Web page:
This is the first in a series of articles about the people, places and events that helped shape Napa and Sonoma as we know them today.

After watching the atmospheric rise of popularity and quality in California wines over the past thirty-odd years, it is not a stretch to assume that Napa Valley as a tourist destination is a relatively new phenomenon.

The presence of modern Zagat rated restaurants, high end shops and hotels certainly support that view. Meanwhile, celebrity influence in the wine industry can be seen everywhere, from labels with names like Montagia and Santana DVX, to wineries owned by a number of entertainment legends.

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One has to reach back several generations though to read the details of Robert Louis Stevenson’s wine-filled honeymoon through Napa wine country. The year was 1880, just a few years before his first major success “Treasure Island”, and Stevenson, who suffered from ongoing health issues stemming from fibronous bronchitis, was seeking the solace and temperate environment Calistoga and its surroundings could provide.

Ostensibly this was as much a practical endeavor as it was romantic, but in fact the notion of flowing wine was no afterthought in the choice of location. Stevenson was curious to sample and assess American wines qualitatively against their European counterparts, nearly a full century prior to the famed “Judgment of Paris” tasting in which American wines had improved to the point of meeting and exceeding that challenge.

By the time Stevenson and his family took up temporary residence in Calistoga at the Hot Springs Hotel and later in a cabin on the side of Mt. St. Helena near the defunct Silverado mine, Napa was already established as a fledgling wine-growing region.

Names that are now synonymous with wine – Jacob and Frederick Beringer, Charles Krug, Agaston Haraszthy (Buena Vista), Jacob Schram (Schramsberg), George Yount (Yountville), and Gustav Niebaum (Inglenook) had already propelled the area economy away from its now stripped gold-mines to a new more enduring source of prosperity. The ‘49ers had moved on and left a ghost-town with plentiful viniferous land for the taking.

Stevenson and his wife visited several wineries during their stay, and he wrote at some length about his visits to the now defunct McEachern (Stevenson calls this M’Eckron’s in his writing) and the still flourishing Schramsberg wineries in an entry he called “Napa Wine,” published as part of a larger series of articles.

In his writing, Stevenson points out that Napa wines in those days were good but not spectacular, relaying that he finds most “better than a good Beaujolais” – not so much a left-handed compliment as a statement about the lack of aged California wine for him to sample. Until 1970, a vintner’s inventory was taxed yearly, so it was economically unfeasible for a winery to create “library” collections or to bottle wines intended for long-term aging.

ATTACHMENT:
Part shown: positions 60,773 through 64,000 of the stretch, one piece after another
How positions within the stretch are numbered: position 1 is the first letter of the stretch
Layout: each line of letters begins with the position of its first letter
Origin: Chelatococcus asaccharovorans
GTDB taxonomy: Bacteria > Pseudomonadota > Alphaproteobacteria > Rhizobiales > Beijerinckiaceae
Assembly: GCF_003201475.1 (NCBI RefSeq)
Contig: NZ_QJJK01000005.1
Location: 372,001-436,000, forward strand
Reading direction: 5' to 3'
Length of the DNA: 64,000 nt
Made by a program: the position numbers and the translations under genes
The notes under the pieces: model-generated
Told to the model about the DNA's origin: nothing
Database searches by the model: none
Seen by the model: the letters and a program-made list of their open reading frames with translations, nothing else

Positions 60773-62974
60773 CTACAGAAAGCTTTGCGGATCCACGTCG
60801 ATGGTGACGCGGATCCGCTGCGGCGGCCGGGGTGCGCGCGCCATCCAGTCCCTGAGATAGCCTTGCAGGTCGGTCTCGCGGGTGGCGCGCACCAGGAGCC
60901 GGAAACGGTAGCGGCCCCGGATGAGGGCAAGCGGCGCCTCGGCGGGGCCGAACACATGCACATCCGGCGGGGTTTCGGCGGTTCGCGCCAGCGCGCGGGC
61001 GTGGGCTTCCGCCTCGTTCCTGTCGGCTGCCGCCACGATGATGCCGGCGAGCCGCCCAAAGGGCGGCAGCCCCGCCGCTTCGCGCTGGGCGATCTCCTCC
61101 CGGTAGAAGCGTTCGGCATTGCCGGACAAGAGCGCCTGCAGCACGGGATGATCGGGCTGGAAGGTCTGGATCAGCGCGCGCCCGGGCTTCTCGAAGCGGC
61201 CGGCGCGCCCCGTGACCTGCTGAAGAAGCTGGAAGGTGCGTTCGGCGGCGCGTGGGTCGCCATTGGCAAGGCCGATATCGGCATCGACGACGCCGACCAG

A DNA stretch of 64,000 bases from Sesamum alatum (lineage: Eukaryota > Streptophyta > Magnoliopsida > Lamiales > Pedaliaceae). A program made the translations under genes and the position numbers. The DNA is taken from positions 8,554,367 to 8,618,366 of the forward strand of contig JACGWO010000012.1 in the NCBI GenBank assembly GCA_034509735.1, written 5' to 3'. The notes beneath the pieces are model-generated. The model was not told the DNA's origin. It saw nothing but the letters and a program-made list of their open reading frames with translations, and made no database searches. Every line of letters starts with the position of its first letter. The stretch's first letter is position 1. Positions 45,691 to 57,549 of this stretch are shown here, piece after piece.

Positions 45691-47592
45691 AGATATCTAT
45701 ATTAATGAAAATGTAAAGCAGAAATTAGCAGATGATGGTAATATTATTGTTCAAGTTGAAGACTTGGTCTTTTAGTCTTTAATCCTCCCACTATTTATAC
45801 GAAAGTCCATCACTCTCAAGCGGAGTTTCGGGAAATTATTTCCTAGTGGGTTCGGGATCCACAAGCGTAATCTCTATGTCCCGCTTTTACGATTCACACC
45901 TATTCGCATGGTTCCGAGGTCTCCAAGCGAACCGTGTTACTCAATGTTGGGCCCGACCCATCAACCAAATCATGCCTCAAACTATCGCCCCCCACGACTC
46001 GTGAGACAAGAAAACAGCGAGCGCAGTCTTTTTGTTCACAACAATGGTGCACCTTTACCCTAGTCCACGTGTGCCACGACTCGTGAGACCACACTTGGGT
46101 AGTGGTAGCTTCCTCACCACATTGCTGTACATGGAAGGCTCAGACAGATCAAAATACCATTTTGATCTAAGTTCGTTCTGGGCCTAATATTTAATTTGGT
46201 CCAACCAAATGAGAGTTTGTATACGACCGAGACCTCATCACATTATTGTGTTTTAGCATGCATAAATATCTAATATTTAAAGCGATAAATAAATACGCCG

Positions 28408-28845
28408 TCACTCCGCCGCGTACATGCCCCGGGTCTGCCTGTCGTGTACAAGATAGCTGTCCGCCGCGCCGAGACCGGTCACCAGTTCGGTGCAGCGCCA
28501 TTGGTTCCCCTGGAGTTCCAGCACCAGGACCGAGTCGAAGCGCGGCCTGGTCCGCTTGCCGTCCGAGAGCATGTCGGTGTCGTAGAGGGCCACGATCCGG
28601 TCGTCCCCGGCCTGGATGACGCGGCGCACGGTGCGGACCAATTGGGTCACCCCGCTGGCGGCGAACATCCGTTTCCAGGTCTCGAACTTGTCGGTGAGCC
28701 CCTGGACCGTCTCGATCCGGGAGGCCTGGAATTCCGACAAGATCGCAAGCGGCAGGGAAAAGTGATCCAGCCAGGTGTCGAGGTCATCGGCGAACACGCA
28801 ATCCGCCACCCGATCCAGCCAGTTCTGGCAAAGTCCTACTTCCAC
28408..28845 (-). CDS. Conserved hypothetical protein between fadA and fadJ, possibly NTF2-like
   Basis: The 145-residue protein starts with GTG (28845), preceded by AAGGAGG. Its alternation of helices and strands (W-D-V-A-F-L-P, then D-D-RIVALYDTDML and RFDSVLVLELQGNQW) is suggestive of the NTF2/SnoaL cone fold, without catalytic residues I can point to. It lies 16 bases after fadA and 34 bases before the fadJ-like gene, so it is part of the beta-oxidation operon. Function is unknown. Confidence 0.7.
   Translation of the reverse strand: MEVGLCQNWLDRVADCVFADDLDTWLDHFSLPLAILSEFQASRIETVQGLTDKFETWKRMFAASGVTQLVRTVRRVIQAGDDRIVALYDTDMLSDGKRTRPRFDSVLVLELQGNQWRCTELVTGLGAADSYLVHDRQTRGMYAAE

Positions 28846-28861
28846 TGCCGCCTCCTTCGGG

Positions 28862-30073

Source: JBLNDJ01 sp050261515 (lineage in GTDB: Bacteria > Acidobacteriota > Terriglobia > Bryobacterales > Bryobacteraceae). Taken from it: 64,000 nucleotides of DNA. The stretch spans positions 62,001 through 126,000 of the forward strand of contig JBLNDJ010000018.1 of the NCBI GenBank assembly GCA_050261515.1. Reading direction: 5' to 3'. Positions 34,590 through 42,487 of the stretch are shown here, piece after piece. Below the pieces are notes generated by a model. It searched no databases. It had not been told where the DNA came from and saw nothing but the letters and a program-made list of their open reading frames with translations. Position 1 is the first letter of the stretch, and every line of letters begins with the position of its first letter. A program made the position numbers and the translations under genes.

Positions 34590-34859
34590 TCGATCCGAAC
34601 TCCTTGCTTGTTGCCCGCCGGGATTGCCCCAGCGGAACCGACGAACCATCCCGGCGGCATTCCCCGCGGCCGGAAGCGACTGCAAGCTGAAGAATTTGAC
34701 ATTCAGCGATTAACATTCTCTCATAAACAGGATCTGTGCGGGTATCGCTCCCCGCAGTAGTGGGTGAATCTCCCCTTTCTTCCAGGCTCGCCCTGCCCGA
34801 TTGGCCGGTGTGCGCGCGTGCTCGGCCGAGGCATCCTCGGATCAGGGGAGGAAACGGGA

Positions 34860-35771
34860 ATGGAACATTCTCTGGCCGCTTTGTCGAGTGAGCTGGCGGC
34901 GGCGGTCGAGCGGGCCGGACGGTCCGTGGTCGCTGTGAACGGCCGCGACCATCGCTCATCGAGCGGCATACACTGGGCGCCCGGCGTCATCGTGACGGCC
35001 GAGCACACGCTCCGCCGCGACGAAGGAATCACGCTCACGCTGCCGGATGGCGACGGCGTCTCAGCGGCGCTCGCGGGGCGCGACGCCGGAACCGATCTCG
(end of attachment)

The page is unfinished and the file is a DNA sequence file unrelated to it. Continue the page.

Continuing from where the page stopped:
The author attributes some of the mixed quality to the youthful vines and frequent re-planting of different varietals – “One corner of land after another is tried with one kind of grape after another. This is a failure; that is better; a third best.” There was no consensus yet of which grapes would work best in the terrain, so many of the varietals grown at the time would not be recognizable to a casual wine drinker today.

Stevenson though clearly understood that he was witnessing the early stages of a region that had discovered its true identity and held great promise for the future. Prophetically, he stated that “…a nice point in human history falls to be decided by Californian and Australian wines… the wine is bottled poetry; these still lie undiscovered… they bide their time, awaiting their Columbus; and nature nurtures and prepares them. The smack of Californian earth shall linger on the palate of your grandson.”

Stevenson also recognized and drew inspiration from by the stubborn self-reliance of Napa’s first vintners, primarily doggedly independent European immigrants, making special note of winery locations. “It did not here begin, as it does too often, in the low valley lands along the river, but took at once to the rough foothills, where alone it can be expected to prosper.” 

Those words, written so long ago, evoke some of the same inspired and hopeful thought as a drive through the area today. Robert Louis Stevenson State Park still marks the location of his family’s cabin from his 1880 visit, while the Silverado Museum dedicated in his name holds a great deal of “Stevensonian” memorabilia.

Stevenson’s legacy as one of the first influential wine critics and Napa tourists is secure.

Note: information for this article was obtained from Robert Louis Stevenson’s “Napa Wine” written in 1880 and first published in 1883 as a chapter from a series of journal entries titled “Silverado Squatters”. Peripheral notes regarding Stevenson’s visit obtained from Brian McGinty’s detailed introduction to the 1974 publishing of “Napa Wine” by Westwinds Books, San Francisco.

For more information regarding Robert Louis Stevenson State Park and the Silverado Museum, visit and